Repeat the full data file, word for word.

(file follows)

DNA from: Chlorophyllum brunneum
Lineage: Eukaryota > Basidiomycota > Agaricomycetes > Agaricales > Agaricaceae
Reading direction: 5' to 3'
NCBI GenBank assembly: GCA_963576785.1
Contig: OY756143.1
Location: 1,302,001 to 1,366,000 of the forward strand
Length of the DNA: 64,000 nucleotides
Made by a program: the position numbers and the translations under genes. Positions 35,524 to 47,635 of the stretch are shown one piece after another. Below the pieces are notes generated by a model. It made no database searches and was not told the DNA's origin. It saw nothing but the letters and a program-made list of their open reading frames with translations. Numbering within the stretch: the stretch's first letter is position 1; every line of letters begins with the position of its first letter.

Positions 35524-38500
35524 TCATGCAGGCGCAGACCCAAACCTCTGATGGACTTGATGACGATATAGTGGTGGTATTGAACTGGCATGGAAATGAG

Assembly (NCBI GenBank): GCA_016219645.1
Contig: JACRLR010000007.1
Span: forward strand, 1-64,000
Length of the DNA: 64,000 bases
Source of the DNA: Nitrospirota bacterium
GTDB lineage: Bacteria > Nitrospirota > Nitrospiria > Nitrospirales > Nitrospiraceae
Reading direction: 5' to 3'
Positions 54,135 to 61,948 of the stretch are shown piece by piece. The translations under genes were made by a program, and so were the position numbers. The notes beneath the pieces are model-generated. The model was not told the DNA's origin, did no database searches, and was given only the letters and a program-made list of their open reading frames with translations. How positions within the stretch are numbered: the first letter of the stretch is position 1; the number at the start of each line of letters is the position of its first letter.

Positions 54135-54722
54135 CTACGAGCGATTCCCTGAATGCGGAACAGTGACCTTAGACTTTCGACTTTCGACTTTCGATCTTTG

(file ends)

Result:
DNA from: Chlorophyllum brunneum
Lineage: Eukaryota > Basidiomycota > Agaricomycetes > Agaricales > Agaricaceae
Reading direction: 5' to 3'
NCBI GenBank assembly: GCA_963576785.1
Contig: OY756143.1
Location: 1,302,001 to 1,366,000 of the forward strand
Length of the DNA: 64,000 nucleotides
Made by a program: the position numbers and the translations under genes. Positions 35,524 to 47,635 of the stretch are shown one piece after another. Below the pieces are notes generated by a model. It made no database searches and was not told the DNA's origin. It saw nothing but the letters and a program-made list of their open reading frames with translations. Numbering within the stretch: the stretch's first letter is position 1; every line of letters begins with the position of its first letter.

Positions 35524-38500
35524 TCATGCAGGCGCAGACCCAAACCTCTGATGGACTTGATGACGATATAGTGGTGGTATTGAACTGGCATGGAAATGAG

Assembly (NCBI GenBank): GCA_016219645.1
Contig: JACRLR010000007.1
Span: forward strand, 1-64,000
Length of the DNA: 64,000 bases
Source of the DNA: Nitrospirota bacterium
GTDB lineage: Bacteria > Nitrospirota > Nitrospiria > Nitrospirales > Nitrospiraceae
Reading direction: 5' to 3'
Positions 54,135 to 61,948 of the stretch are shown piece by piece. The translations under genes were made by a program, and so were the position numbers. The notes beneath the pieces are model-generated. The model was not told the DNA's origin, did no database searches, and was given only the letters and a program-made list of their open reading frames with translations. How positions within the stretch are numbered: the first letter of the stretch is position 1; the number at the start of each line of letters is the position of its first letter.

Positions 54135-54722
54135 CTACGAGCGATTCCCTGAATGCGGAACAGTGACCTTAGACTTTCGACTTTCGACTTTCGATCTTTG